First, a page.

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Home / canada / Some may avoid observing Canada Day after the 140th birthday. Here's why. – National

Some may avoid observing Canada Day after the 140th birthday. Here's why. – National

Many hail on July 1 as Canada Day, others may belong back to when the nation's birthday was marked Dominion Day, and some might want to ignore it altogether, just as those who refused to celebrate the nation's foundation for the first dozen years of its existence.

While Canada is 152 years old today, no official party took place for the first 12 years of Canadian existence. In fact, the official festival of Canada's creation is probably more controversial than many realize.

Matthew Hayday, a history professor of Guelph who has studied the celebration over the years, said that comrades over Canada's birthday were confused in some of the hottest political issues in the country's history and reflected efforts to elaborate a distinct national identity.

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"Canada Day … is part of a broader continuum of symbolic ways in which our national identity is presented," he said. "It is this slow controversy that has attracted interest, and where people care about it, they can care rather passionately."

This year marks the 140th anniversary of a holiday that honors the League, Hayday said, noting that the festivities evolved significantly from their earliest incarnations.

No official celebrations took place during the first 12 years of Canadian existence, he said, partly due to Nova Scotia politicians who thought they had been forced into Confederation against their will and believed that July 1 should be treated as "a day of complaint" ". "

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When Dominion Day was officially declared and made a public holiday in 1879, Hayday said it was over the objections to a British Columbia faction aggravated by failing to complete a cross-country railroad.

The earliest Dominion Day gatherings were grass roots, he said, noting that the federal government had no hand in the festivities.

It was not changed until 1958 when Prime Minister John Diefenbaker decided that Ottawa would play a more direct part in the country's birthday.

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By that time, Hayday had said talks had already begun to abandon the name of Dominion Day and replace it with one that better reflected Canada's growing autonomy from the British government. But while Diefenbaker may have been to honor Canada's formation, Hayday said he had no interest in worsening ties with its imperialist past.

"From the end of World War II, the Liberals had done things to subtly remove the word" dominion "from various state institutions because" ruling "was seen as … a particularly British term," he said. "Diefenbaker was very pro-British, so celebrating Dominion Day was a way to celebrate it."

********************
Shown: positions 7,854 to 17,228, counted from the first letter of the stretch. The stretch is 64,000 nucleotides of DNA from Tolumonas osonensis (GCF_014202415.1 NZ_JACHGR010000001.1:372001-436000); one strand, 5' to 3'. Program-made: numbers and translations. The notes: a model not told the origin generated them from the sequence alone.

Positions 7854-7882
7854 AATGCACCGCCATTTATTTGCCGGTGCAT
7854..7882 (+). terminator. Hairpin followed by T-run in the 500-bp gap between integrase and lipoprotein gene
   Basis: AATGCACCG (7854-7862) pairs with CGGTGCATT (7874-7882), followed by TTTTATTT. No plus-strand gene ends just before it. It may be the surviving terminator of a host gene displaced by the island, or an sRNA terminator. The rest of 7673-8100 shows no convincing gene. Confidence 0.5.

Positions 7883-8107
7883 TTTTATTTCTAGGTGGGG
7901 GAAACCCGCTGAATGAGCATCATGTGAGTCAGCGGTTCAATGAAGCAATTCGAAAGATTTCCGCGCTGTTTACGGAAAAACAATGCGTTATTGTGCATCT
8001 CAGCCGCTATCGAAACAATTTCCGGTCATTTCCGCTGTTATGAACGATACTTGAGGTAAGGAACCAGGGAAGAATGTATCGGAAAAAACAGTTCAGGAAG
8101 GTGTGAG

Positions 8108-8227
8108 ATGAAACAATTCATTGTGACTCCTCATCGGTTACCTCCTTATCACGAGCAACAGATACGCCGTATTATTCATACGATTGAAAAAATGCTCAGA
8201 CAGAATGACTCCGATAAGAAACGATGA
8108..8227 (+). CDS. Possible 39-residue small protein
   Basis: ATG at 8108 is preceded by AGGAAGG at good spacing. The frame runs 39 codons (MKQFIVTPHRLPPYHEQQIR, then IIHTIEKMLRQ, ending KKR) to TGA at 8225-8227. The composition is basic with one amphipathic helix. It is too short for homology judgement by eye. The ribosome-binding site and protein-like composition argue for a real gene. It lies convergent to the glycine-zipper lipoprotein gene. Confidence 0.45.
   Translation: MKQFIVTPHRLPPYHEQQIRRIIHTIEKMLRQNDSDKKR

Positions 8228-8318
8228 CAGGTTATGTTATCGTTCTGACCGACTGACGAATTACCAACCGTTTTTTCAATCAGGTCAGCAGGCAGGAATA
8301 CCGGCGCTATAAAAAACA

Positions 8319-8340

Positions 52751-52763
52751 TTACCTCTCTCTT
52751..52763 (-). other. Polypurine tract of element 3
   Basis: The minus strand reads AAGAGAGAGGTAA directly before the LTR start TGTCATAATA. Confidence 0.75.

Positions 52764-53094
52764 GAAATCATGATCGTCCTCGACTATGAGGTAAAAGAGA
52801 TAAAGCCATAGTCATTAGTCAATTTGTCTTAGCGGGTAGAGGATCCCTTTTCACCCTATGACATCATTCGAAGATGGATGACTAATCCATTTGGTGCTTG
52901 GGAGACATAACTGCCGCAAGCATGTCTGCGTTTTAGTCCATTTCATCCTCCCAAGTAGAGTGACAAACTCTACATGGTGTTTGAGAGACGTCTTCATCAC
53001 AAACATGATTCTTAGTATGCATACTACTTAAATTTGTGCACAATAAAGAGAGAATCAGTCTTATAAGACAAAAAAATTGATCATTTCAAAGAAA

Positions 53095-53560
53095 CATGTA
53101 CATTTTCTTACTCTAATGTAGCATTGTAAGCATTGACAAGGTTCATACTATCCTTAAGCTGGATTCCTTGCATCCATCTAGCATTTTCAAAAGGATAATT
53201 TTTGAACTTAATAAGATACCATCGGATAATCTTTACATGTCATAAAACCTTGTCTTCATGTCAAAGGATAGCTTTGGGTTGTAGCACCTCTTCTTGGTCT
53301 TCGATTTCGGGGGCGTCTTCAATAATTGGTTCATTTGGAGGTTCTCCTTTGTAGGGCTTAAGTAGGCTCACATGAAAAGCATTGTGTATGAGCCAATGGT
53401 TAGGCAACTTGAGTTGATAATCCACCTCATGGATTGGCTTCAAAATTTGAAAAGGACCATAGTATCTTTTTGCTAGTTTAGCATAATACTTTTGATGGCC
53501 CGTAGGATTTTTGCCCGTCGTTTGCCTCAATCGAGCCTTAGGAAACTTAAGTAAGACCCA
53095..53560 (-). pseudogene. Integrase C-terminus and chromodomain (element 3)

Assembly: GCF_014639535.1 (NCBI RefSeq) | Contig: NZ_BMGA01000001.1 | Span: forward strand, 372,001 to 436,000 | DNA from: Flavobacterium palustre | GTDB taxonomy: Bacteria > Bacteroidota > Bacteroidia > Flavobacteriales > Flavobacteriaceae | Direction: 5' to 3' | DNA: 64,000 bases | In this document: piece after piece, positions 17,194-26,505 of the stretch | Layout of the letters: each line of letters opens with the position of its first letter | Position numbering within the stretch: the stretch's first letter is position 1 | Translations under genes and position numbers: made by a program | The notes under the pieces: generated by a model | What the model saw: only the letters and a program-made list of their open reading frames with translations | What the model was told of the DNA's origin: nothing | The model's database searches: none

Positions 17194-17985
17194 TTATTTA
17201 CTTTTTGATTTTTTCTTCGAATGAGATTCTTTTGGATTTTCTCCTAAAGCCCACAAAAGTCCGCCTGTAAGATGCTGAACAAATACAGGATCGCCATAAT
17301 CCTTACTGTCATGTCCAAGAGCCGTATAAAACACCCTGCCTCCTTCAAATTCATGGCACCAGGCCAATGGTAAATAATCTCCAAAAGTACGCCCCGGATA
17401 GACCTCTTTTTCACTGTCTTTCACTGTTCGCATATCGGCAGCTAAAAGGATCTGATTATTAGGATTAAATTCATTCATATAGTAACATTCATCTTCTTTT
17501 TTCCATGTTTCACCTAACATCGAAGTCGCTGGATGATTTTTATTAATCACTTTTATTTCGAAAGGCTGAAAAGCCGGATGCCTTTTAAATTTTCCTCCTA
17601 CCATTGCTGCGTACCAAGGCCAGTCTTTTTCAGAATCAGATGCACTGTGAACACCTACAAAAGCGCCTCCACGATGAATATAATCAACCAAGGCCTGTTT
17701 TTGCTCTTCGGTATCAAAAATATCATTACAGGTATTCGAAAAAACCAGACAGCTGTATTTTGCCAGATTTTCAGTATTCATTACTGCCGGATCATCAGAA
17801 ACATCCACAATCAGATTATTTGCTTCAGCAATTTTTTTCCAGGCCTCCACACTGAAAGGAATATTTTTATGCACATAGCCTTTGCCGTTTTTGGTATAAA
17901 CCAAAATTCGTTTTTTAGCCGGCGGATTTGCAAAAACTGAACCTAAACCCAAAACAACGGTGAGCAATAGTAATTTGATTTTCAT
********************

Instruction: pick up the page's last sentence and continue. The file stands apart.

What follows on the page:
The earliest government sponsored celebrations were relatively modest, Hayday said, noting events became more elaborate throughout the 1960s. The government of Lester B. Pearson began incorporating more bilingual elements into the festivities, he said.

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The tide turned back in the 1970s, he said, as the government's festivals grew more subdued and finally suspended altogether in 1976.

However, a shift in Canada's political winds made a powerful effort to celebrate Dominion's Day when Quebec's sovereign movement helped Rene Levesque into power later that year.

"There is a sense of panic going through official Ottawa about what will happen to national unity," he said. "They decided they needed to do a big, massive show."

A resulting four-hour broadcast, broadcast on nearly every television and radio station in the country, enabled some Quebecois artists to avert criticism from residents who viewed them as betraying the separatist cause, he said.

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Despite the emergence of dominance festivals, several politicians lobbyed to see their name changed to Canada Day. Hayday said many bills were only filed to be defeated or died on order paper without being the subject of debate.

It was changed in the summer of 1982, days after what would turn out to be the last dominance day celebration.

Hayday said 13 members of Parliament remained in the House of Commons on July 1 and began debating a private member list submitted by Quebec Liberal MP Hal Herbert.

"No one actually asked the President of the House to verify that it was still quorum," Hayday said. "If no one asks, it is still believed to be there. But there is some doubt as to whether there were enough parliamentarians in this House."

Many members held the first, second, and third reading in a single day. While the bill received the Senate's examination later that summer, no significant obstacles arose and became law later that year.

Public holidays can now be officially known as Canada Day, but Hayday said changes in federal festivities have been relatively subtle in recent years.

A remarkable addition is a more culturally sensitive inclusion of domestic traditions, he said.

Early performances with school-school students dressed in kilts and playing bagpipes have been replaced by artists who donate clothes they choose and perform in a number of domestic languages.

Anthony Wilson-Smith, Chief Executive of Historica Canada, said that the colorful story that has formed modern day in the Canada party has improved the country's sense of national identity.

Both he and Hayday acknowledge that many purists still prefer the Dominion Day concept, but Wilson-Smith is not among them.

"There is a virtue to simplicity," he said. "The day is what it is – it's the day we celebrate our country."

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